China’s intellectual world needs to bundle up better, and wear its galoshes, since it tends to catch a lot of “fevers.” The current one is for Guoxue, usually translated as “national studies” and probably best thought of as parallel to the Western discipline of Classics. Guoxue, the study of early Chinese history, philosophy and culture all mixed together has a long history although it has not been a terribly lively field. I always remember the Guoxue sections in bookstores as being full of very detailed stuff on philology and whatever written by people whose interest in China petered out around 1368, if not long before. The May Fourth Movement was strongly anti-national studies and above all anti-Confucius, a position shared by Mao. This has started to change in the last few years and the biggest figure is Yu Dan professor of media studies, TV personality and, author of the best-selling 于丹论语心得, her rather idiosyncratic take on the Analects.1 The book promises to use the wisdom of Confucius to help you live in the modern world.
Needless to say as the author of a best-seller and a TV personality and a woman professor (of media studies!) she has come under some criticism by “real” scholars. Some of this seems spot on. She apparently thinks that that term 小人 means “child” which is just utterly wrong, as it means “small man” the opposite of “gentleman” 君子， one of the key concepts in the Analects. On the other hand it is hard not to think that some of the criticism is coming because her books are selling better than other people’s.
I find her popularity sort of interesting in lots of ways, but one of the most significant is her approach to the Classics. While she may not know much about Confucius or classical China, and the jibe that her book is “Chicken Soup for the Chinese Soul” is so sharp because it seems to be true, she does seem to have at least one thing right, in that she sees Analects as wisdom literature that is supposed to change your behavior rather than something for purely academic study, a point lots of classical Confucians would have agreed with.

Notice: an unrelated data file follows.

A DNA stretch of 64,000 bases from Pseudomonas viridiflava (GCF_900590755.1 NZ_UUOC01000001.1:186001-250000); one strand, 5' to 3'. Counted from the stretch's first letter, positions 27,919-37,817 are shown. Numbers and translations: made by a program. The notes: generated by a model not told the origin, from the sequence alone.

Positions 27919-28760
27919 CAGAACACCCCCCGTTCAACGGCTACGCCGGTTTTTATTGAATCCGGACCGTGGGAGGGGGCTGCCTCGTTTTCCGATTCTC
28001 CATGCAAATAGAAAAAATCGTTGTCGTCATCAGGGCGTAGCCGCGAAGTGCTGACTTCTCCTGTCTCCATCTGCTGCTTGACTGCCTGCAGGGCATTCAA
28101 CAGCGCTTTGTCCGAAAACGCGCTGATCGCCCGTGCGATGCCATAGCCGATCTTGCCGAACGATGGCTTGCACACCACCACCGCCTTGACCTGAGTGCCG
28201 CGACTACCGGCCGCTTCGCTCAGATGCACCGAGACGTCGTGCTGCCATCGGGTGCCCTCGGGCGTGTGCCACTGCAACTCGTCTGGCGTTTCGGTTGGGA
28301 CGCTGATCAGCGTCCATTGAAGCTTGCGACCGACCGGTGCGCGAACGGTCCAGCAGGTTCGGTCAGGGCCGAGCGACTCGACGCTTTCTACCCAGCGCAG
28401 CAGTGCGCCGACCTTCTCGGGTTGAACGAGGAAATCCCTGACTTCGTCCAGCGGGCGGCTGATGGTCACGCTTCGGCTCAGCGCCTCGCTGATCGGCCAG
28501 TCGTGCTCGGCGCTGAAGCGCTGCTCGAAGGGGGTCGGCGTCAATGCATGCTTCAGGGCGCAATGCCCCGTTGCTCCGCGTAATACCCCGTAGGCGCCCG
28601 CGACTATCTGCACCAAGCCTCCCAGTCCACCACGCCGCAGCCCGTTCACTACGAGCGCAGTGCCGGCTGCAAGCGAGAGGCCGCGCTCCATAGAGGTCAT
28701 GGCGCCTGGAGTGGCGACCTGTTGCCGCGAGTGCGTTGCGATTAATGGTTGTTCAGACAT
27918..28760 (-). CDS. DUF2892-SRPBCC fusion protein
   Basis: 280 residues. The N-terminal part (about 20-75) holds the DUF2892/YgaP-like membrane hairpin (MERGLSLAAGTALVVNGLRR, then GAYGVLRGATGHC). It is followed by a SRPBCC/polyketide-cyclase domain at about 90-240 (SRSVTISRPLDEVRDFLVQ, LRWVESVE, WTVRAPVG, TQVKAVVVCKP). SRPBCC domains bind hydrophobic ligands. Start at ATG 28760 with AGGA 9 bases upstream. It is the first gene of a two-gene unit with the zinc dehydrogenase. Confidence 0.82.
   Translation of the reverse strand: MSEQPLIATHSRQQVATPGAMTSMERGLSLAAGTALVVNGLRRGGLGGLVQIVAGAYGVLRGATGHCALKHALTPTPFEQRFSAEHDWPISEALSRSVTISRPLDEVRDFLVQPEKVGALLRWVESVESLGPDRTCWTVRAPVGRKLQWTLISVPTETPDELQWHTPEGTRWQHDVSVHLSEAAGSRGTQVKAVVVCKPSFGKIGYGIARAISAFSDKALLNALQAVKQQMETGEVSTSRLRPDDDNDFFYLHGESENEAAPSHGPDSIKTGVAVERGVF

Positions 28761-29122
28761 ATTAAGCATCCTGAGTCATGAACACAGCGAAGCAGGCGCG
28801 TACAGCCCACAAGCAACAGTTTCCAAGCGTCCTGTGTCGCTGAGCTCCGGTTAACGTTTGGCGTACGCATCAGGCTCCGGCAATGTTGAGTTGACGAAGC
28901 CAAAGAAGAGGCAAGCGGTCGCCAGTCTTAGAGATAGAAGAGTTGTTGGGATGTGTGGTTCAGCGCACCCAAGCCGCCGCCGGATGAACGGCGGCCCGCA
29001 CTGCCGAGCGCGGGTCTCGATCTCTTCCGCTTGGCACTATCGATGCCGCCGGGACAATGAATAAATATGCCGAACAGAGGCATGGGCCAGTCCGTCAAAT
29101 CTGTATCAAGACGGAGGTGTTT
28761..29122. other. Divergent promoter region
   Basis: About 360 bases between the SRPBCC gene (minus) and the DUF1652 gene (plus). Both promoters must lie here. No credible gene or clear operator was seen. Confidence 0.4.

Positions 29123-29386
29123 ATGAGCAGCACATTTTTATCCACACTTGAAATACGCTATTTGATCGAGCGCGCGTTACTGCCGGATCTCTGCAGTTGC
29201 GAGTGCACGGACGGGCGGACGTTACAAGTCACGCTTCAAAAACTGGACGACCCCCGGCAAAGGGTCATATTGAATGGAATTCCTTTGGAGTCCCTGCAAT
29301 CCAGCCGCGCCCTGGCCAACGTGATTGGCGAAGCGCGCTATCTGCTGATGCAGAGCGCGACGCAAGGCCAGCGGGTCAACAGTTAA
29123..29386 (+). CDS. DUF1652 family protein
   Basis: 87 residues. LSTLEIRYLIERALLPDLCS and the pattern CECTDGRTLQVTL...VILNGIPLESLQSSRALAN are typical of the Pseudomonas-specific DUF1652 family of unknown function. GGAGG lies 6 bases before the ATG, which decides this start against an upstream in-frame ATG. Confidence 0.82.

In an interview on Sina.com she was asked about her book’s “respectful yet not awed” attitude towards the Analects. She replied that it was this just the point, people come to these stories with different experiences and get different things out of them for that reason. This is pretty close to Oprah territory, where all of human experience is grist for the mill of self-improvement and self-satisfaction. Of course this is why she sells, but suspect that Confucius might have agreed that the point is self-improvement, although he certainly would not have agreed that past models can be used in any way we want.
Her specific example here is also interesting. She mentions the story of Jing Ke as one that people have read many meanings into. One of the criticisms of her is that her paeans to “harmony” as the key thing modern societies can learn from Confucius are why she is so acceptable to Beijing. She is no Fang Xiaoru to be sure, but I found it significant that she picked the example of the righteous assassin as her example.
Which I have not yet read ↩